Leading by Example

Nadia Pace

14 March 2022
“The critical message for me, is do not let anyone push you through their own timeline. ”

Name: Nadia Pace

Profession: Board Advisory & Executive Mentor

Industry: Business Advisory

Adjectives to describe yourself: Tenacious; Ambitious; Honest

Favourite Quote: “Without action, the world would still be an idea”

Favourite Food: Definitely Pizza!

A book everyone should read is: Dare to Lead by Brene’ Brown

A movie/series everyone should watch is: House of Cards


International business mentor based in Malta, Nadia Pace supports companies take their next leap towards growth, move beyond the tactical to strategic, whilst mentoring business leaders along the way. Nadia’s over 15 years experience in senior-level positions and ingrained passion for leadership and change management, has enabled her to cultivate a vast network of professionals in a variety of industries whom she is able to harness, bringing the strength of global leaders to any board room.

Tell us more about your story, what drove you to launching Nadia Pace and what services does it offer?

Following my studies in Commerce, I took up roles in business development within commercial settings. I lived for a while in Greece, where I led the setting-up of a language school in Cyprus. Here in Malta, I worked with a customer service provider namely setting up the business development department, partly rebranding the company and also diversifying its source of business particularly beyond local shores. Eventually at 34, I became the CEO of the same company.

This role enabled me to garner a fair share of experience whilst widening my network, and I therefore thought it would be exciting to extend my knowledge, to help other companies, across a myriad of industries, grow their business.

Growth, be it personal or in business has always been a true passion. It’s now been four years since I’ve set up my own business consultancy, which focuses specifically on business advisory, executive mentoring and board advisory services. I sit on boards as a non-executive director and advise businesses depending on their aspirations and market of operation. I also sit with owners, CEOs, and founders to assist their C suite and the top management grow grow within the company through business mentoring.

As in every role there are elements you love doing, to the point of not even considering them as work, and other which you may dislike – what are they?

Business development has been strongly present throughout my career up until this point, be it product development, customer experience, customer acquisition and retention. Subsequently how one can grow their current operation through diversification and internationalisation, are elements of great inspiration to me. On a one-to-one basis, through my mentorship programme, I have assisted many C-level members, break their barriers to unleash potential, not even they themselves knew they had – and this is entirely satisfying on a personal level too.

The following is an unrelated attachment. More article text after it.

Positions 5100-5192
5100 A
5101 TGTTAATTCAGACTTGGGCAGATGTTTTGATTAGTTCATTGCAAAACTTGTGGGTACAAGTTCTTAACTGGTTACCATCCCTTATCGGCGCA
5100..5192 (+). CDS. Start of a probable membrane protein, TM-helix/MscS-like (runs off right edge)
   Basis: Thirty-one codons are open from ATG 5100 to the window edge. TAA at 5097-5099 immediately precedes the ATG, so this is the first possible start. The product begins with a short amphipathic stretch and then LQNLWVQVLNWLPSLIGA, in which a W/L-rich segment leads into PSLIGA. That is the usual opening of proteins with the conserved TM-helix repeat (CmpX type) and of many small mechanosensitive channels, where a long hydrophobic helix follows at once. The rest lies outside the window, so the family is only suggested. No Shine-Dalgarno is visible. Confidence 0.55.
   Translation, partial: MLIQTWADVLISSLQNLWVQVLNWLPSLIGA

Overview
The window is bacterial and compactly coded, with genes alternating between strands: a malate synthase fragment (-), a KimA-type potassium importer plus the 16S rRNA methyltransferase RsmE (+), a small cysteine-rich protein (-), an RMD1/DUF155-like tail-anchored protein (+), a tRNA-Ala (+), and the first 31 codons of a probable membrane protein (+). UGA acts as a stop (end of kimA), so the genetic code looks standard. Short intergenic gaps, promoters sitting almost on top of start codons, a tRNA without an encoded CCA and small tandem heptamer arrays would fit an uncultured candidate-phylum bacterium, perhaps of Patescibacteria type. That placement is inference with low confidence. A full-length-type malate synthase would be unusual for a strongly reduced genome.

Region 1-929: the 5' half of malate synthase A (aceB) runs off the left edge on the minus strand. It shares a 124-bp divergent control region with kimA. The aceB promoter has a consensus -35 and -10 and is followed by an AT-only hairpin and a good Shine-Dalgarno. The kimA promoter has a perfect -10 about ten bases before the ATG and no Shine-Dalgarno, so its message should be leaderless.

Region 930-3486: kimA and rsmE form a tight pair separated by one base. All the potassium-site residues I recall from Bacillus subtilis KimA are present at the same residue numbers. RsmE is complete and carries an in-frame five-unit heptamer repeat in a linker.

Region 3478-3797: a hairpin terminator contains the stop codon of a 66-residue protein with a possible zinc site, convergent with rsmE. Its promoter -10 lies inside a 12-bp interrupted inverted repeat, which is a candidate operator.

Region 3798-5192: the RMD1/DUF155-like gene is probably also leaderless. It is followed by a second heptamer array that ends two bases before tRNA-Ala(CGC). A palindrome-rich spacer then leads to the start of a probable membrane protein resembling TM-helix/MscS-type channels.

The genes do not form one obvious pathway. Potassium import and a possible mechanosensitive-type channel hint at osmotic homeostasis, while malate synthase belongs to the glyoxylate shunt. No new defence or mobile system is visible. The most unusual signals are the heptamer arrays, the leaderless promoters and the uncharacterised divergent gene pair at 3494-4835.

Hate is a big word, yet, the administrative aspect of running a business is something I find entirely tedious and although I outsource most of it, there is always some tasks that need to be done, particularly when operating a business setup.

Your personality and way of doing, as well as personal experiences may differ to the person you are mentoring. How does it feel when one does not act on your advice?

First and foremost, it is important to outline that the mentoring I provide, does not follow a top-down approach, where the mentored is told what they need to do. It is a challenging process whereby together, based on a relationship of trust, we unravel difficulties and lead the way towards growth. We look at past experiences, future aspirations, personality traits and situational dilemmas within their work environment. I like to think that the client does all the walking, whilst I hold the torch.

There are many reasons as to why perhaps the recommendations outlined in our sessions do not come to fruition. It could be a question of timing whereby the business is not ready to undergo certain changes. In that case it would be my responsibility to re-track and re-align to the business’ goals, or to relay the individual’s concerns to higher management. Other elements could range from financial, commercial as well as internal structures which can influence one’s ability and sense of preparation to take the leap towards the next level.

From a personal aspect, human experience is very complex, and therefore a touch of psychology and emotional intelligence could help identify spokes in the wheel and bring certain aspects to awareness. I am in no way a psychologist, yet it is impossible to separate the personal from career life. How can we have employees deliver their best, if we do not understand them in their entirety?

Being a woman in such a highly driven environment is sure to have posed its fair share of challenges. What is your experience and how have you overcome barriers?